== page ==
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Updated: May 18, 2011 15:24 IST

Senior U.S. diplomat in Myanmar to meet new govt. leaders

AP
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The four—day visit by Deputy Assistant Secretary of State for East Asian and Pacific Affairs Joseph Y. Yun comes as the U.S. and other countries consider their policies after Myanmar’s recent transition from straight military rule.

Myanmar's pro-democracy leader Aung San Suu Kyi, left, and U.S. Deputy Assistant Secretary of State for East Asia and Pacific Joseph Y. Yun chat as they walk out following their meeting at Ms. Suu Kyi's home in Yangon, on December 10, 2010. File photo: AP.
Myanmar's pro-democracy leader Aung San Suu Kyi, left, and U.S. Deputy Assistant Secretary of State for East Asia and Pacific Joseph Y. Yun chat as they walk out following their meeting at Ms. Suu Kyi's home in Yangon, on December 10, 2010. File photo: AP.

A senior U.S. diplomat was in Myanmar on Wednesday for talks with the new nominally civilian government and de facto opposition leader Aung San Suu Kyi, as Washington ponders the prospect for democratic change in the Southeast Asian nation.

The four—day visit by Deputy Assistant Secretary of State for East Asian and Pacific Affairs Joseph Y. Yun comes as the U.S. and other countries consider their policies after Myanmar’s recent transition from straight military rule.

The country’s first civilian government since 1962 took control at the end of March, after an election last November, but critics charge the change is simply cosmetic and the army will continue to hold supreme political power.

Ms. Suu Kyi’s National League for Democracy - which won the last elections in 1988 but was blocked from taking power by the military - boycotted the poll, claiming it was held under unfair conditions.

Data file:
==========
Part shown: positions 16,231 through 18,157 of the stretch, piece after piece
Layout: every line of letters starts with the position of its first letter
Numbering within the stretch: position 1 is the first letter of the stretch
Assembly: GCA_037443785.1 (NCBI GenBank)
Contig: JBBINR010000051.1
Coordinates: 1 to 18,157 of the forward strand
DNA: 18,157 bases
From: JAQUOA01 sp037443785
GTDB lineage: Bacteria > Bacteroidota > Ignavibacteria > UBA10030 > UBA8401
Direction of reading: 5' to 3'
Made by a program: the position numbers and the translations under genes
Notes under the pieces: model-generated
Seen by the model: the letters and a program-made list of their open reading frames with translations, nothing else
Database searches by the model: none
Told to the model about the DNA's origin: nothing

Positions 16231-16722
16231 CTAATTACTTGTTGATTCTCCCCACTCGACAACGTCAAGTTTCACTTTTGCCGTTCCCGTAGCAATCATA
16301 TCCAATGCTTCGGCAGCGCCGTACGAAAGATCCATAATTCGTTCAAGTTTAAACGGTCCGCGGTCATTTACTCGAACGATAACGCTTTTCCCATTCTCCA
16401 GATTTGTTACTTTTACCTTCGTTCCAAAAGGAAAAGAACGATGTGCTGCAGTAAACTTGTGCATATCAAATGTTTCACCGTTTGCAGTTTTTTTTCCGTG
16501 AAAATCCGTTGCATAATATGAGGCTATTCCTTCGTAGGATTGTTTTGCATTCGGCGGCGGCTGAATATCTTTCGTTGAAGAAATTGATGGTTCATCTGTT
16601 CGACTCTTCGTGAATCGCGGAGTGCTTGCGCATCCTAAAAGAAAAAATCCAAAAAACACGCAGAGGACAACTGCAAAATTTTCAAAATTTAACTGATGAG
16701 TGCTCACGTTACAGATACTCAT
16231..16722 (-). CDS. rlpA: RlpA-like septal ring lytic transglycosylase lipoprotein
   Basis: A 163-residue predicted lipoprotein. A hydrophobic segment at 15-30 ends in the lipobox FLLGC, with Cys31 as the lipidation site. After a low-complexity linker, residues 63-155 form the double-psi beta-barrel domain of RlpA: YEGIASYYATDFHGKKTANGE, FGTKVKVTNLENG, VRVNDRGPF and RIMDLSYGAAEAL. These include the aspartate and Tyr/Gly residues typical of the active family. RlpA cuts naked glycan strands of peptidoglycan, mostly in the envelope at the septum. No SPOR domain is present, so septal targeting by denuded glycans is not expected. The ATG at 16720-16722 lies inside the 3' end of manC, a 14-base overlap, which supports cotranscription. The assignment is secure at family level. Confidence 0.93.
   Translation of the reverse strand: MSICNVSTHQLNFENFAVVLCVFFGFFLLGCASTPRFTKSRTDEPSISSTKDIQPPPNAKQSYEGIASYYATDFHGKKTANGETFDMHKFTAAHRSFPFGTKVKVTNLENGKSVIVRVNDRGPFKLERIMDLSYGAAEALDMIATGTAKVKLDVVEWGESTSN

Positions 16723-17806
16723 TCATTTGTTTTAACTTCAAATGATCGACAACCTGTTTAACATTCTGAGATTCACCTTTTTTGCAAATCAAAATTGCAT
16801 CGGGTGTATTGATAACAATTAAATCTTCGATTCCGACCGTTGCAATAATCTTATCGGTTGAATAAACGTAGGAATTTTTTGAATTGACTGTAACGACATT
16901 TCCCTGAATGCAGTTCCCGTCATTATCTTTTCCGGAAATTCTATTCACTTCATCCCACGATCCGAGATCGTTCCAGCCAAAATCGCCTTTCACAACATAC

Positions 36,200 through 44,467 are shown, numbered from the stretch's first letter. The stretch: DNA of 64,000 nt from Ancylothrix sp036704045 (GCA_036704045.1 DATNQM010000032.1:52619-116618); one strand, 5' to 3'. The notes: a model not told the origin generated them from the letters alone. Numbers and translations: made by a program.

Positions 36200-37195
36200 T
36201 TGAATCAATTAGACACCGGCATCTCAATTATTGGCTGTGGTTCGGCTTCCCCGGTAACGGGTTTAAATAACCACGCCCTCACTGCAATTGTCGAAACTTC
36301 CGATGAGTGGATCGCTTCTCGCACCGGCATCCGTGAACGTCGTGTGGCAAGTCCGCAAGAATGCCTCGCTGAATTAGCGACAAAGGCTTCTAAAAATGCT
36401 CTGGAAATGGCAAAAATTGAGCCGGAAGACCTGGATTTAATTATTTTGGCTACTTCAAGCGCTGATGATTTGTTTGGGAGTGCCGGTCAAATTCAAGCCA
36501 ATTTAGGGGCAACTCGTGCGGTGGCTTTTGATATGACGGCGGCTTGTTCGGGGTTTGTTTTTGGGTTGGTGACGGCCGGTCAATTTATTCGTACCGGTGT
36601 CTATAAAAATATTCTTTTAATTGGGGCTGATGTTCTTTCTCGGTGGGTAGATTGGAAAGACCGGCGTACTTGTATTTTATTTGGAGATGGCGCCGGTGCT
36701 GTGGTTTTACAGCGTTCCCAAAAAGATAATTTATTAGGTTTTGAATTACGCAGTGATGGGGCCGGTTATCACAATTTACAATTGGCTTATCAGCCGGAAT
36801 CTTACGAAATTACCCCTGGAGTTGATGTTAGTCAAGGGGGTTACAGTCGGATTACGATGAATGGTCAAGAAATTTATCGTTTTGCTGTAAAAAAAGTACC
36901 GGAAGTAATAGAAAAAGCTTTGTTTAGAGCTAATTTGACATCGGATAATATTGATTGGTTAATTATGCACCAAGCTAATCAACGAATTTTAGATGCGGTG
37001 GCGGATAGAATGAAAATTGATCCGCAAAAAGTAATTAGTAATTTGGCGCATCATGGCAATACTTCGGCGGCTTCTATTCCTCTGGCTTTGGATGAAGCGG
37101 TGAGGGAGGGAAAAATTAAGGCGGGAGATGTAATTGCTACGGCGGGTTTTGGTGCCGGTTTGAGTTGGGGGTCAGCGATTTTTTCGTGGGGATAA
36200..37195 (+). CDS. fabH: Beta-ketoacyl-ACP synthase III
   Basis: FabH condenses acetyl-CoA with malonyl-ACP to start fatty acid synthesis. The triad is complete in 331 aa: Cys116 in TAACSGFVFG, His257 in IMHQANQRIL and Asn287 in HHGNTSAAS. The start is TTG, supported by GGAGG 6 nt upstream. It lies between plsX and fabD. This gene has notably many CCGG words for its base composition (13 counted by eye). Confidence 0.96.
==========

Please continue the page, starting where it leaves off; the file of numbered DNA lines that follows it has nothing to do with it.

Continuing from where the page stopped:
Some countries, like the U.S., that had previously shunned Myanmar’s military junta have recently been seeking ways to engage the government to promote change. Others maintain that Myanmar has not reformed enough to be welcomed back into international circles.

One sticking point is Myanmar seeking the annual chairmanship of the 10—member Association of Southeast Asian Nations in 2014. Fellow members have not raised any objection but have urged it to continue taking steps to realize long—unfulfilled promises to fully democratize.

The British government, however, has cautioned Southeast Asian countries not to allow Myanmar to take the leadership post. It said on Wednesday that Myanmar will need to show “enormous political progress” to deserve the prestigious role that it now seeks.

“The U.K. has yet to see the positive change in Burma that the international community is calling for,” the government said in a statement referring to Myanmar by its previous name. “It is hard to envisage ASEAN countries led by a government so strongly criticized by the UN.”

U.S. Ambassador to ASEAN David Carden has said it’s up to ASEAN to decide on Myanmar’s leadership role but Washington hopes it will take seriously the regional bloc’s new charter, which includes promotion of human rights.

Mr. Yun last visited Myanmar in December when he met the members of the then—ruling military junta and representatives of political parties, as well as Ms. Suu Kyi.

The U.S. State Department said Mr. Yun will once again meet with political leaders, as well as ethnic minorities and businessmen. Nyan Win, a spokesman for Ms. Suu Kyi’s political group, confirmed that Mr. Yun will meet the pro—democracy leader at her home on Thursday evening.

President Barack Obama ended Washington’s isolation of Myanmar in favour of dialogue with the junta, launching a policy of engagement in hopes of coaxing democratic change. Washington still insists that the government release political prisoners, estimated at more than 2,000 by the U.N. and human rights agencies.

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